Milloy added was asked if the experience of riding through rush hour traffic had changed his perception of cyclists. “Fundamentally no, it has not changed” he said. What about having to dodge car doors being opened into the path of his bike, or having to squeeze past trucks and cars parked in the bike lanes, did he see things from the cyclists point of view? No, he said. “What has changed is that I know for SURE that I don’t belong out here on a bicycle” because it’s too confusing to move through the different traffic patterns.
Milloy said “I don’t know what I’m doing out here, just like most of these bikers out here.”
The Washington Post columnist repeated his belief that cyclists “do what they want” on area roadways, without regard to safety: their own, or anyone else’s.
“There are some really mean bikers out here.”
But when Davis and her group objected, he added quickly “I’m not saying it’s you, I’m not saying it’s you.”
Overall though, Milloy indicated his perception of cyclist behavior remains negative.
Davis challenged him about his image of Washington’s cyclists
“We saw two cyclists doing the wrong thing, two.”
Milloy responded, “That’s what you saw.”
What he saw, he told Davis, was cyclists who demonstrated “the potential” for doing the wrong thing.
Davis likened that attitude to a cop profiling a young black man.
Milloy says cyclists, like many Washingtonians, seem to think they are “special” and act entitled. In an aside, he lay the blame at the feet of the GOP.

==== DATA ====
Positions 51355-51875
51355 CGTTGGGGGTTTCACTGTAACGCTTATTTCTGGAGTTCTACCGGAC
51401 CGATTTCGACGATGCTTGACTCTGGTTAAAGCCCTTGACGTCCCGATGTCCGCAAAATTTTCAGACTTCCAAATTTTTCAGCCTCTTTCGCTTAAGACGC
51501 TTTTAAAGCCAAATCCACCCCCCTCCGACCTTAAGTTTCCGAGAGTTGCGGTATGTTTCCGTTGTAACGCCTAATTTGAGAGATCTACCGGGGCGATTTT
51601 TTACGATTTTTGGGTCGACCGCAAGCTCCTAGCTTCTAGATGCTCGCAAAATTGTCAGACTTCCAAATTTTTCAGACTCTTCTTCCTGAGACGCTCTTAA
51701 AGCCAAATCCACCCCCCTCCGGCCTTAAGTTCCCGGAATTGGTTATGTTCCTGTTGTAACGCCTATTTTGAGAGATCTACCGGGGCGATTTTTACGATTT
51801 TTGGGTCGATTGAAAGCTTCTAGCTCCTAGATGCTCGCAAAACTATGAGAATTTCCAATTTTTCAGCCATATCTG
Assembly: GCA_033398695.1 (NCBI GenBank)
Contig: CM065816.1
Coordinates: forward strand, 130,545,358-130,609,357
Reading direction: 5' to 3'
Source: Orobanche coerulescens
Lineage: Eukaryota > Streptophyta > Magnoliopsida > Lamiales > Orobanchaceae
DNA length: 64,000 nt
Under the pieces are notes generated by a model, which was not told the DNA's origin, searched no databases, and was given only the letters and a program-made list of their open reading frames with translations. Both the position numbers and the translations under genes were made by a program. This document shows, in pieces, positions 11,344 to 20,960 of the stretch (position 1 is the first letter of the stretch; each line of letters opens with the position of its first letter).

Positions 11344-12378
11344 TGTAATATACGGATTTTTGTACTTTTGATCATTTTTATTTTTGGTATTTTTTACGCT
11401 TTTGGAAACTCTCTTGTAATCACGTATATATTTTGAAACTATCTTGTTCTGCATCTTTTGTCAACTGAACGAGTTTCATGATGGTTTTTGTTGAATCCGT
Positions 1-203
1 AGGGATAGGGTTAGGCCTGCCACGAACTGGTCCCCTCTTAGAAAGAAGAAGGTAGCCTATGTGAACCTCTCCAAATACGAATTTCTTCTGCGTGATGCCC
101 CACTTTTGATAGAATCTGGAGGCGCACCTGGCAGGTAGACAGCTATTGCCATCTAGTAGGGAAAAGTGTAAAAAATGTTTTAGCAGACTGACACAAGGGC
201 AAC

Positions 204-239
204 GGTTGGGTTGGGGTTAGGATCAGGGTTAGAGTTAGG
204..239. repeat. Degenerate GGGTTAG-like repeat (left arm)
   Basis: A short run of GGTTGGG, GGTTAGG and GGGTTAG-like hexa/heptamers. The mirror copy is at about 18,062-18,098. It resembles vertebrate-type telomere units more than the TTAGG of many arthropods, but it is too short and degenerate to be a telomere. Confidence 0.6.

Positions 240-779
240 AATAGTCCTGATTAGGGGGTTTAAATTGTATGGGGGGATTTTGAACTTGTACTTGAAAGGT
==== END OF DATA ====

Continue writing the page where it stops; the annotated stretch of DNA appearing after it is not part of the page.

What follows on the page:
“If bikers want to get out in here and mix it up with cars, there’s some things that need to be done.”
Among them, Milloy said, is having bikes registered at the local DMV, just like cars. He suggested bikes should have license plates that should be lit so that they could be seen at night.
“If we’re going to play ‘rules of the road apply to everything’ then let’s do it,” he said.
Phillip Dixon, Milloy’s cycling companion said his eyes were opened a bit after the ride.
“I agree 100 percent that it’s only going to work if everybody plays fair,” said Dixon. “But we’re talking about people, and name me one thing in life where everybody always plays fair.”
Dixon did enjoy the relative safety of the protected bike lanes in the downtown. But driving where there aren’t lanes was “crazy” he said.
After a healthy exchange on the sidewalk outside the Washington Post Friday, Milloy and Davis agreed on one thing: The changing infrastructure of area roadways is a work in progress.
Davis pressed Milloy to think about suggesting changes to the DC Department of Transportation (DDOT) and Milloy left saying he had enjoyed his ride with a group of cyclists who followed the rules of the road, exercised common sense and extended common courtesy.
“The reason Veronica issued this challenge is because she represents the nice bikers. And I appreciate that.”
Milloy described Davis and her riding companions as courteous and nice, qualities he insisted were lacking in most people biking in the District.
Before parting ways after the rush hour ride, Milloy repeated, “So few cyclists seem to know that the same rules of the road apply” to them.